For four months, I was given the opportunity to explore a new part of the world in a way I probably won’t get another chance to. I am confident that there will not be another time in the near future that I can look at my roommate on a Tuesday after returning from a four-day trip to London and say: “Hey, let’s go to Budapest this weekend!” Then, while eating homemade Italian pasta Bolognese from the family restaurant next door and drinking Chianti Classico red wine from Tuscany, we book our flights for that Friday and plan yet another weekend we will never forget.
Study abroad. That’s the best advice I can give anyone.
I was hesitant to go abroad at first. I didn’t want to get behind in my major and miss out on a semester at school. But when I began asking friends and family about it, the responses were either: “I still regret not going abroad.” Or: “Going abroad was the best decision I made.”
I decided to take the leap.
It wasn’t until my flight was about to take off from the Newark airport that I realized I wouldn’t be in the U.S. for four whole months. It was the Saturday after sorority recruitment. Everyone was headed out to Windfall Hill at the exact time I was headed to Milan, Italy.
I had mixed emotions. I missed my friends at school and was sad I wouldn’t see them for four months, but I was so excited to get to Italy and meet new people. The three flights and 40 hours of travelling didn’t help calm my nerves.
When I landed in Milan, there was too much excitement for me to even think about Washington and Lee. I was meeting new people, moving into my apartment, trying new foods and learning Italian. Of course, I missed my friends, but life in Italy was pretty cool.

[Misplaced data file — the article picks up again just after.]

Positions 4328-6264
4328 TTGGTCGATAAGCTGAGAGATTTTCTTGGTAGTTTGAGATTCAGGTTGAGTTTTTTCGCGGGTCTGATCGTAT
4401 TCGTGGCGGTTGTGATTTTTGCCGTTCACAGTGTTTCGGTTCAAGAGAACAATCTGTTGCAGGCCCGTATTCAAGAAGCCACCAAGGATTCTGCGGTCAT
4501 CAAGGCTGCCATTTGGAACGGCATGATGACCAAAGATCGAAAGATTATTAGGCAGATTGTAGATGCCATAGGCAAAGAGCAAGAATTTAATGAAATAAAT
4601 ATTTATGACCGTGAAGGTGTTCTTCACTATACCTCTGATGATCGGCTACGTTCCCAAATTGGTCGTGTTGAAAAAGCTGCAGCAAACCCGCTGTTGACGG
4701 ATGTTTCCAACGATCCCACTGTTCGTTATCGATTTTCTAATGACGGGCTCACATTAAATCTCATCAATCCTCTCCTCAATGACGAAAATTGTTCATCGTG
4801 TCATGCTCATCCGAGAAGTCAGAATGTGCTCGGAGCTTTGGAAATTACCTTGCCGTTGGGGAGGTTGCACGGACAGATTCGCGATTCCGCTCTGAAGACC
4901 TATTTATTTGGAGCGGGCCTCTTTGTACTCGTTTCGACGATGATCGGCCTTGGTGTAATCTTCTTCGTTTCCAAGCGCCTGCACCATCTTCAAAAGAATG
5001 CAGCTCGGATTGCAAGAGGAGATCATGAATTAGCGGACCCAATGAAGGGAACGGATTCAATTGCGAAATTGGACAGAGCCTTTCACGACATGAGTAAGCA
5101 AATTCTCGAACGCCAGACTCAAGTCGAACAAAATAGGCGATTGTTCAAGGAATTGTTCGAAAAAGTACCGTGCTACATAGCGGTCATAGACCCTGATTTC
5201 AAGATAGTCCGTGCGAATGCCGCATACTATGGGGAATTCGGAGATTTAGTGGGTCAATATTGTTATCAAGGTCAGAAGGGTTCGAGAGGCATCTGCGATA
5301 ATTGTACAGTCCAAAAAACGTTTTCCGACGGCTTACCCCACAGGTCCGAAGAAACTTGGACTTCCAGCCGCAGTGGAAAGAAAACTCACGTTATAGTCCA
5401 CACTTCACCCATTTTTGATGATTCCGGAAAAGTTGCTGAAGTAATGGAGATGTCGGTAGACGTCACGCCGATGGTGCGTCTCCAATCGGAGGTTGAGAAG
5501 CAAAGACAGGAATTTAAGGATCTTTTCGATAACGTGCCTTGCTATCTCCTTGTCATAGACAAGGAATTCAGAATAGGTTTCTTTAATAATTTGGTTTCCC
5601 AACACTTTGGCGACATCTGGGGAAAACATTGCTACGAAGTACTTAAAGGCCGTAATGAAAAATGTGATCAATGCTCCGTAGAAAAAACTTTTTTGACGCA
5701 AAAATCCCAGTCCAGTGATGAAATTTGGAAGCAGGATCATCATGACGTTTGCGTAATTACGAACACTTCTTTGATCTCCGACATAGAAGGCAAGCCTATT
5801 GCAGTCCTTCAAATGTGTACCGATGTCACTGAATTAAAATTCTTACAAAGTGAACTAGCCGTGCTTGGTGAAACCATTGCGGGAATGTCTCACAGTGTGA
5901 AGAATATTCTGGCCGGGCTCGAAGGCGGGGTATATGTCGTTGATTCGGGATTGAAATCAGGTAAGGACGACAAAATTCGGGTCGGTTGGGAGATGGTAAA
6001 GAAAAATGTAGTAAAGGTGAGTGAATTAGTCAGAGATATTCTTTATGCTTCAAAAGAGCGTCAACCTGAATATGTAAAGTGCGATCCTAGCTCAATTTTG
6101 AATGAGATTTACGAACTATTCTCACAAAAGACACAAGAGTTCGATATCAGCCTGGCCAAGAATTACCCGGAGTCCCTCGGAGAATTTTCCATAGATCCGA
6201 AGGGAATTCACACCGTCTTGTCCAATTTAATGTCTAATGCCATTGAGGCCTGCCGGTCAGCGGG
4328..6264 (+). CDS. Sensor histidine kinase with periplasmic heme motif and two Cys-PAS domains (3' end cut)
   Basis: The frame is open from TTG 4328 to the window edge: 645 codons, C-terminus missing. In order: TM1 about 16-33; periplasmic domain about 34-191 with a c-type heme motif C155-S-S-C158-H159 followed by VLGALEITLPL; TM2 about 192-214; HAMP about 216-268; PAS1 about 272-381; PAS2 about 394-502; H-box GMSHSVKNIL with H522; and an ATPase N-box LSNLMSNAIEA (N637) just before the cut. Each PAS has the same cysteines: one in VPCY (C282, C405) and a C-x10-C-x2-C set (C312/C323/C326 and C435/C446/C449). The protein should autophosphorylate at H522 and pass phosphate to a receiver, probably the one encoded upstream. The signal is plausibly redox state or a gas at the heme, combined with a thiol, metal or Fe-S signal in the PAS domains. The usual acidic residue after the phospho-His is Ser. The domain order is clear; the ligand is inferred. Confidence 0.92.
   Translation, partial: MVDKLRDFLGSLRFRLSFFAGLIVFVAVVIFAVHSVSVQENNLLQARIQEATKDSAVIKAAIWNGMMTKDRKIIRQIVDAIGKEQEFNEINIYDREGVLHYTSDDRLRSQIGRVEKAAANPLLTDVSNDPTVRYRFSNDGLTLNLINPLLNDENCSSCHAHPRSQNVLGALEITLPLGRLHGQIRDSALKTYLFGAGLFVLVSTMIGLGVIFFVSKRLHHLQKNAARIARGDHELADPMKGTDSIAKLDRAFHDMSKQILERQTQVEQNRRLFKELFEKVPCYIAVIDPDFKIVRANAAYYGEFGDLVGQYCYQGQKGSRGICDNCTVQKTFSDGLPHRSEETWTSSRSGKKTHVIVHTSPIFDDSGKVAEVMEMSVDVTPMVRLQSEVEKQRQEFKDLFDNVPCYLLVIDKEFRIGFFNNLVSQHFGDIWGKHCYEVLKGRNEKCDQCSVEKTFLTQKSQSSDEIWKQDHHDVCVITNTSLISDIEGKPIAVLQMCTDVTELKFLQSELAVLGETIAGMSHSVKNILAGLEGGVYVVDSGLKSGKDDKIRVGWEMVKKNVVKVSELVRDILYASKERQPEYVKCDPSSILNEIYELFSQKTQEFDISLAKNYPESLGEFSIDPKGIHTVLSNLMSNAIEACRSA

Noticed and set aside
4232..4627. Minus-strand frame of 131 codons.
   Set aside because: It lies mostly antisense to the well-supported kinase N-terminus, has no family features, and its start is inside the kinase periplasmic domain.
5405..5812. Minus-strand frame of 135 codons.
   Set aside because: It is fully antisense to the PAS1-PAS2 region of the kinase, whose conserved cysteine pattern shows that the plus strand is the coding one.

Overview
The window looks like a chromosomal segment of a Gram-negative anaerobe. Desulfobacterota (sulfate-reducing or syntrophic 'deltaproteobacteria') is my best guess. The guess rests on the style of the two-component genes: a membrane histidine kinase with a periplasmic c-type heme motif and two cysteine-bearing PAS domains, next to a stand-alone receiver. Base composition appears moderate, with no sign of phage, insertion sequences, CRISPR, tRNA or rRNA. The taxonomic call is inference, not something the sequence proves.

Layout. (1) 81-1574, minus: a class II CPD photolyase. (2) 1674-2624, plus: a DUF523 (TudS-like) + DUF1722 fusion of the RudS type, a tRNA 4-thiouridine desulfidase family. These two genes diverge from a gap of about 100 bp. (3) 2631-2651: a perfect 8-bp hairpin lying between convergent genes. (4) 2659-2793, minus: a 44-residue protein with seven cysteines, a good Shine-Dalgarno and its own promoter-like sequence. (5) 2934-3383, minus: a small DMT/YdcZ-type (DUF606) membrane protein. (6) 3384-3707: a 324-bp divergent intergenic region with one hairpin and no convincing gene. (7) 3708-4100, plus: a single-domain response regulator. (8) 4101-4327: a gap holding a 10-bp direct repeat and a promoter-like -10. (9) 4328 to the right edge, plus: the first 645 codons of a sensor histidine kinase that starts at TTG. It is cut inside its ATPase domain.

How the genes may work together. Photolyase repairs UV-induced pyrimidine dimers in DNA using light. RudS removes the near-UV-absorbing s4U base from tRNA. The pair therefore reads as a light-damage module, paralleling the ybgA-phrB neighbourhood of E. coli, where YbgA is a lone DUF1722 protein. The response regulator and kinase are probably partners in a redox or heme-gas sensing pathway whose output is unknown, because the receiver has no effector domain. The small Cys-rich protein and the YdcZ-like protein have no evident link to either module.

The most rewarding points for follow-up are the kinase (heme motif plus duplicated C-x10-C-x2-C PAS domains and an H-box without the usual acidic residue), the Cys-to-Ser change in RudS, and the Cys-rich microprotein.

My first weekend here, my roommate and I were watching the movie Letters to Juliet and decided to book a train to Verona for the next day. That was my first trip of the semester, and planning it was so simple. There were so many cool places I could go on my three-day weekends.
I experienced new cultures and grew as a person by stepping out of my comfort zone and trying new things. Obviously, going abroad can be scary, and I am not promising that every aspect of it will be easy. But there is so much to do and see that even if you don’t love every aspect, you will find your niche.
Studying abroad is about being open-minded and adventurous. You’ll get to do things you never thought were possible, and you’ll learn so much outside of the classroom. I am currently working on a website called Trident Travel for students to share their experiences abroad and give advice on places to study and travel to.
If you’re considering going abroad, take the leap! It’s the best decision I’ve made.